Will these same elected officials be surprised when local taxes rise and public education is replaced by Hillsdale’s theocracy-promoting charters?

Or is this the future they’ve been waiting for?

For more on education politics and policy in Tennessee, follow @TNEdReport

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State’s Negligence Puts Millions in Federal Funding for Schools At Risk

Newschannel 9 in Chattanooga has the story of how the Tennessee Department of Education’s lack of proper documentation and inappropriate spending could jeopardize hundreds of millions of dollars in federal funding for schools.

$328 million in school money could soon be lost, after a federal report says the state used the money inappropriately or didn’t provide documentation.

The money is part of the Every Student Succeeds Act (ESSA) and is designed to support migrant education, low income community schools and special education.

What’s most shocking about this story is that the state was first advised of issues with how it tracks and spends these federal dollars back in 2018. Then, they were warned again in 2021.

Now, they are under a tight deadline to demonstrate they can accurately track and account for this federal money. If they don’t, the cash will stop flowing – leaving school districts with less money on which to operate.

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The Erosion of Local Control

Gov. Bill Lee is no fan of local school boards or public education. Even before he was a candidate for governor, he was advocating for statewide privatization of K-12 education.

Now, Lee’s handpicked charter school commission – an agency of unelected bureaucrats tasked with advancing school privatization – is going about the business of handing taxpayer dollars to private entities.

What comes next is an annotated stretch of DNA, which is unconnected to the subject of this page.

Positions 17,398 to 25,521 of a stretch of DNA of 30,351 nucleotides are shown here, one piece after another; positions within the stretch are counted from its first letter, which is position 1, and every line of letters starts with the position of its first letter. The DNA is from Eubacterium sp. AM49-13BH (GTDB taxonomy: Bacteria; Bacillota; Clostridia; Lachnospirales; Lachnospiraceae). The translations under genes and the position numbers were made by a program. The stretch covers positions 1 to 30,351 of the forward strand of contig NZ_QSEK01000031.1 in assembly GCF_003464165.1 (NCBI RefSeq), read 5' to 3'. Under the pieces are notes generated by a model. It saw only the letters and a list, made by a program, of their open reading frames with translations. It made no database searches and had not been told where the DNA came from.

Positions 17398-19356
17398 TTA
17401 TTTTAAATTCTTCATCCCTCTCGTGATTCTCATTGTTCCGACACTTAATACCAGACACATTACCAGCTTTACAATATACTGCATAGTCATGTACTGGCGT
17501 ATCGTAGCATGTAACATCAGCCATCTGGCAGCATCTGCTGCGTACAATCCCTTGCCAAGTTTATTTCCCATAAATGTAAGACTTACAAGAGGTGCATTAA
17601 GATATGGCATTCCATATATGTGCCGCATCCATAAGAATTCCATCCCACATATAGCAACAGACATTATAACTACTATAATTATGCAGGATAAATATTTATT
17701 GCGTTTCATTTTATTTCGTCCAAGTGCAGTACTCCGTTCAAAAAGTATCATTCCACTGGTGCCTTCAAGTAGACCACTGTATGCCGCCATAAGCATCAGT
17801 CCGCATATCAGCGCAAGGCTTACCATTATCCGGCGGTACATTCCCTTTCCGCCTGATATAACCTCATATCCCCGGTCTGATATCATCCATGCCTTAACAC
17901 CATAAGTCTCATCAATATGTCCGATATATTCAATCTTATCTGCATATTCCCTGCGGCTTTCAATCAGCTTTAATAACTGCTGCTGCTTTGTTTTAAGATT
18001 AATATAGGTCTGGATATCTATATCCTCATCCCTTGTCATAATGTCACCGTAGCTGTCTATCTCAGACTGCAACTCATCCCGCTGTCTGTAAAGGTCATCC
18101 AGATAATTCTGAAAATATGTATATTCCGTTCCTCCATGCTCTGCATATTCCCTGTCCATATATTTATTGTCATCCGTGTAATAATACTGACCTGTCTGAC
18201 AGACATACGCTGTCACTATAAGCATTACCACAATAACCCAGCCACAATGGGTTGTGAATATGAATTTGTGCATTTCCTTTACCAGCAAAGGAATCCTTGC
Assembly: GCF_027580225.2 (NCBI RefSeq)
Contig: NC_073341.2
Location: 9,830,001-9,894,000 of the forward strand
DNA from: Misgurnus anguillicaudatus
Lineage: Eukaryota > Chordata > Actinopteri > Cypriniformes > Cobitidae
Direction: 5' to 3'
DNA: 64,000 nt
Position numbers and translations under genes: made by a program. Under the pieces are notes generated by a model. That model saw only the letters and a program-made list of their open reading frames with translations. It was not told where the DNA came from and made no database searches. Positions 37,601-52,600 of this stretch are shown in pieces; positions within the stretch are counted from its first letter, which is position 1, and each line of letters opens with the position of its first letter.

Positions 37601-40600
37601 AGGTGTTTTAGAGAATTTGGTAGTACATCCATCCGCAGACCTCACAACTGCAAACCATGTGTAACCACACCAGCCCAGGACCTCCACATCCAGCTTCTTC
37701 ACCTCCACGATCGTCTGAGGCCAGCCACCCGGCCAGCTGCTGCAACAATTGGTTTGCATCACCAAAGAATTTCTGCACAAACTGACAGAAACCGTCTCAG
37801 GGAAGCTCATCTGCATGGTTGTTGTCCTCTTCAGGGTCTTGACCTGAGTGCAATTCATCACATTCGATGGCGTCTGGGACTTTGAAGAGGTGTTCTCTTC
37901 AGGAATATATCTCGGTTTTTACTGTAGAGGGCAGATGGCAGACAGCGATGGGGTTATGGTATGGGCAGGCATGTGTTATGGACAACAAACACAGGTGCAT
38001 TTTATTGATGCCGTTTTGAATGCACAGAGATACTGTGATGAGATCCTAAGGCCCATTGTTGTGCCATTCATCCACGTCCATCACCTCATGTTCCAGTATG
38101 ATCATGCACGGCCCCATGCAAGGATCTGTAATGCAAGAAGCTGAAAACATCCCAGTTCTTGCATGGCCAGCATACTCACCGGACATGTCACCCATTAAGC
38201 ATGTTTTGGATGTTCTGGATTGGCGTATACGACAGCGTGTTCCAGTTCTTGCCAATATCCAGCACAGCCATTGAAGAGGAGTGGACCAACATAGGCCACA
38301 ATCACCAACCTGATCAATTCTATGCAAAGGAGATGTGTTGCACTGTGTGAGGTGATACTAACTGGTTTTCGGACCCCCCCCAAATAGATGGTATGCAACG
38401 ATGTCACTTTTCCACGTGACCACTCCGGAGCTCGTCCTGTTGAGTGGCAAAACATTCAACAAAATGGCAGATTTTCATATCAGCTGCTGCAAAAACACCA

NewsChannel5’s Phil Williams reports on the Commission’s unanimous decision to overturn a vote by Nashville’s school board:

A state board voted Wednesday to overrule the Metro Nashville school board, approving two new privately operated charter schools in southeast Nashville that local school officials say they don’t need.

By an 8-0 vote, the Tennessee Public Charter School Commission approved a request from KIPP Nashville to open an elementary school and middle school — both funded by taxpayers.

Later this month, the commission will hear an appeal from Founders Classical Academy, a group previously associated with the controversial Hillsdale College, to open charter schools in Franklin and Hendersonville over the objections of the local school boards.

This is no surprise – Lee has consistently expressed a desire to suppress the voices of voters and advance a school privatization agenda.

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Lawmaker Shocked that Gov. Lee Means What He Says

Gov. Bill Lee has been shocking policymakers and pundits for a long time now simply by telling the truth about his school privatization agenda.

At a recent legislative hearing, lawmakers – some of whom supported creating the Tennessee Public Charter School Commission – expressed surprise that the law they passed back in 2019 actually does what it says.

https://twitter.com/TheTNHoller/status/1575487115722227712?s=20&t=OrTFinies5Ueh76rY-s27w

Gov. Lee has been saying this since BEFORE he was even a candidate for governor.